I’ve made a huge dent in my first project for a little collection I’m planning. It’s a pullover sweater, and I just joined the front and back under the arms. There’s just enough color work on the front that it felt like the front flew off my needles, and I only got sick of the color work when I was on the last couple of rows. I have a complicated relationship with stranded color work color work. I love designing it, and I like the idea of it, but I always get sick of knitting it really quickly. It requires too much of my attention, and I have a bad habit of making my floats too loose. I don’t think stranded color work and I will ever be best friends.
Small off topic note: I’m giving Etsy’s new digital download system a try. You can now find my patterns at UntanglingKnotsKnits.
Remember how I’ve been doing a bit of secret knitting this year? Well, it wasn’t all for swaps! I have a new pattern in the summer issue of Pom Pom Quarterly, which is the cutest quarterly knitting magazine ever.
When I think of summer knitting, I think of patterns that are both fun to wear in warm weather and easy to work on while drinking sangria. I think I nailed it here because, with the help of some stitch markers, this sweater is incredibly simple to knit. The body is knit in the round, and all of the shaping happens in the stockinette section. The fronts and backs are separated and knit flat using a very easy to memorize lace pattern. The faux capped sleeves and slashed neckline mean that the sweater is basically made up out of rectangles, and the shoulders are joined using a three needle bind off so it’s totally seamless. Easy, right?
If the sleeve shape looks familiar to you, it could be because I used it for last summer’s knit and crocheted sweater. But it’s more likely that you love vintage clothing like I do and have seen it all over the place in late 40s and 50s tops and dresses.
This sample was knit to fit the model with the intended amount of ease, not me, but I still managed to squeeze in to snap these pictures before I sent the sample off to Pom Pom. I was sad to see it go, but it looks right at home with the other patterns in the issue.
On Saturday of our retreat, we had a swap. I had knit for Meagan, but I was a little nervous about my project. I made Corella in Malabrigo Arroyo, and I thought the color and shape would look great on Meagan, but I wasn’t sure if she was a beret person. It turned out that she loved it, and she modeled it for me for the blog! I’m really happy with how it looks on her.
The pattern was a fun knit and easy to follow, but I made a few mods. The crown decreases were way too rapid for my taste. Over 20 decreases every other round? No thanks. I was planning on just adding more rounds in between the decrease rounds, but in order to maintain the look, I ended up winging the whole thing. Some decreases are still every other round and some are every fourth round. Overall, I like the way my modification turned out, and the Arroyo gets two thumbs up from me. I really liked working with that yarn.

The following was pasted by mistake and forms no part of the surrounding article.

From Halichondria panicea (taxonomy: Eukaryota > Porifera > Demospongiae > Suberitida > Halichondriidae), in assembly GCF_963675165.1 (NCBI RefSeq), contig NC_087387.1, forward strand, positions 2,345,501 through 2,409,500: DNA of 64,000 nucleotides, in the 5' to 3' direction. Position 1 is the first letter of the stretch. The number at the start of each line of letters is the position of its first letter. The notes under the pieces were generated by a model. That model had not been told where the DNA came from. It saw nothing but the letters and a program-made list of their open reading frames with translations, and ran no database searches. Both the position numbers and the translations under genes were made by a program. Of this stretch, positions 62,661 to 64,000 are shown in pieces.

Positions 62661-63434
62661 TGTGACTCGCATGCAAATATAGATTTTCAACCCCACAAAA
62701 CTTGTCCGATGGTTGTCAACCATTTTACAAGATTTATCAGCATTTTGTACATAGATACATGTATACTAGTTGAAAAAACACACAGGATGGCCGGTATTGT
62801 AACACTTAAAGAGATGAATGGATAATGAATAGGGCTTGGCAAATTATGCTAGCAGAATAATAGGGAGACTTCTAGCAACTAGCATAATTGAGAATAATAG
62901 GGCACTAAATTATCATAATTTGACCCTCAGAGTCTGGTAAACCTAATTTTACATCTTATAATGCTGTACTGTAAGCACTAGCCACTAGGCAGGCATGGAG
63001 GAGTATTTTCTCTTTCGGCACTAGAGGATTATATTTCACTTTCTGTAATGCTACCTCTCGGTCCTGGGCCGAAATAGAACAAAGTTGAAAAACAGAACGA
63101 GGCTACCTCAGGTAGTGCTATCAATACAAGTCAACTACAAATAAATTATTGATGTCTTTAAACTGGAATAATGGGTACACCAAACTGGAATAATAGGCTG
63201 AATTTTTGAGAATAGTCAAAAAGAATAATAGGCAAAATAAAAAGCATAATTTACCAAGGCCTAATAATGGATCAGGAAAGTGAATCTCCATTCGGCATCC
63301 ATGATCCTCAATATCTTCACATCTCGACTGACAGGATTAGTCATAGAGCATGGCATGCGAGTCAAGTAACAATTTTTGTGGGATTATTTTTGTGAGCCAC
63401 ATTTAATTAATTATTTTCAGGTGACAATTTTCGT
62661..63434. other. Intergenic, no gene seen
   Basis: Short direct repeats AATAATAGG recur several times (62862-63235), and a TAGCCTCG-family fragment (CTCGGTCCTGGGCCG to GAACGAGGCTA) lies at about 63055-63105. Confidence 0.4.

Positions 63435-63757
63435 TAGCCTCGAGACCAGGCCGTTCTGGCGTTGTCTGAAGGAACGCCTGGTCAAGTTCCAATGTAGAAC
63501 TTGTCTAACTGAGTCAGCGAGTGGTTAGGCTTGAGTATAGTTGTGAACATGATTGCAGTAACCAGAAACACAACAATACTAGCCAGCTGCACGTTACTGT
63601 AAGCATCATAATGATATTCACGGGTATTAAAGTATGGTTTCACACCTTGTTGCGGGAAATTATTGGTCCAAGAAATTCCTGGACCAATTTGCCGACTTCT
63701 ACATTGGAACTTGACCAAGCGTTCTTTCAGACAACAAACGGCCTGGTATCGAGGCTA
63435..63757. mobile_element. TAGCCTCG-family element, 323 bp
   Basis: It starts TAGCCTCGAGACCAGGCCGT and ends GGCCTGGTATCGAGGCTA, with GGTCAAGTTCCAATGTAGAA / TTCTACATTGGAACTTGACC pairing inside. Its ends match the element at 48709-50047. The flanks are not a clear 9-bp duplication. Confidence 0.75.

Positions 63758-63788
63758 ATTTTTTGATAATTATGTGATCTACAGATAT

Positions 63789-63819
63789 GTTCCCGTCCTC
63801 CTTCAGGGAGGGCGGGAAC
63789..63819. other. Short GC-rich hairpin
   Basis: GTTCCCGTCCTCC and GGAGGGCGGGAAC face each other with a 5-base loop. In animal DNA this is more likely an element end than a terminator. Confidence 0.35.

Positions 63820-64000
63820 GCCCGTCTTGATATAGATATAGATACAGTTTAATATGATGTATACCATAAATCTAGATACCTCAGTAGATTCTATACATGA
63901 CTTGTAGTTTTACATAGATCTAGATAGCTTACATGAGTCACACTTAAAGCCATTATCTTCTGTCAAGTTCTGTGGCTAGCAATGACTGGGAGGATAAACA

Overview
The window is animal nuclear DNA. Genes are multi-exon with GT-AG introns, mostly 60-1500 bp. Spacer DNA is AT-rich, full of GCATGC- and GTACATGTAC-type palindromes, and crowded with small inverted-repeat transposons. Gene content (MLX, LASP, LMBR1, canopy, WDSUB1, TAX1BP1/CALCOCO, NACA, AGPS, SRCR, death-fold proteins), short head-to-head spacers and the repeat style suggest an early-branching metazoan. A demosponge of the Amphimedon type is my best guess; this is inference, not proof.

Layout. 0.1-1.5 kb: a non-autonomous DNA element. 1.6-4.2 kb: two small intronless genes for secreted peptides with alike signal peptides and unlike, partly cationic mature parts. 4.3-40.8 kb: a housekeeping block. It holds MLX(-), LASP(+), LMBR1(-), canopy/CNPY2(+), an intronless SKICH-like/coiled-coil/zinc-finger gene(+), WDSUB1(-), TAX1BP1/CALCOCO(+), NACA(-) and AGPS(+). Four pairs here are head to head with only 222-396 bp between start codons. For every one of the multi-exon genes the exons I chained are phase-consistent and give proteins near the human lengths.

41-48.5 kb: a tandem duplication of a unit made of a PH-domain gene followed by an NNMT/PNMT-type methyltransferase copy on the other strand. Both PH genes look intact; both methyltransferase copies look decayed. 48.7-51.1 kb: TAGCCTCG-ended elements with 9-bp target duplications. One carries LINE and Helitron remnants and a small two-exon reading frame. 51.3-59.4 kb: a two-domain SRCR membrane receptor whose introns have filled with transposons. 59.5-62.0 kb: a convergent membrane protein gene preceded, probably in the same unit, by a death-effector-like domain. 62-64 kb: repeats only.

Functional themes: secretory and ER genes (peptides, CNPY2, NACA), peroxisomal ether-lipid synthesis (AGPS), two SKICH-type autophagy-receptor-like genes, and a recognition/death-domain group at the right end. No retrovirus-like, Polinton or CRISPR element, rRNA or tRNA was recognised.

I had the best knitting-filled weekend ever. My knitting group, the Purlygirls, had its annual retreat to Fort Worden in Port Townsend, and it was so much fun. The weather was amazing, especially for Spring in the Pacific North West. It was warm and sunny, and we spent the weekend eating, drinking, shopping, lounging in the sun and, of course, knitting.
We took the ferry over from Seattle early on Friday. After a quick stop at The Artful Ewe in Port Gamble, we made our way to Port Townsend where we naturally checked out the local yarn stores. At Fort Worden, which is now a national park, we had rented one of the officer’s houses for our whole group, and we spent most of our time hanging out there, knitting. Saturday morning, Amy took some photos for Erin‘s new shawl pattern, and the rest of the day was spent exploring town and/or knitting. Sunday we sadly had to head back, but first we made a detour to check out Churchmous Yarns and to grab lunch before getting on the ferry to go home. It was a very good weekend.
Whenever I see a blog post with an afghan or quilt, I always get a little wistful. Handmade blankets are so cozy, and I want them all, but for the longest time I couldn’t imagine making my own. I’d see my mom spend months crocheting a blanket, and I’d remind her how much I love and use the one she made me in the hopes that she’d make me a second one.
Blankets seemed like they would take forever, but then I noticed the rate with which one of my friends in my knitting group whipped up a bulky knit blanket. It was cushy and springy, and most importantly, it didn’t take forever to make. Making my own blanket started to seem like something I might have enough patience to do so I picked up some Cascade 128 at my yarn store’s sale, and picked up a hook.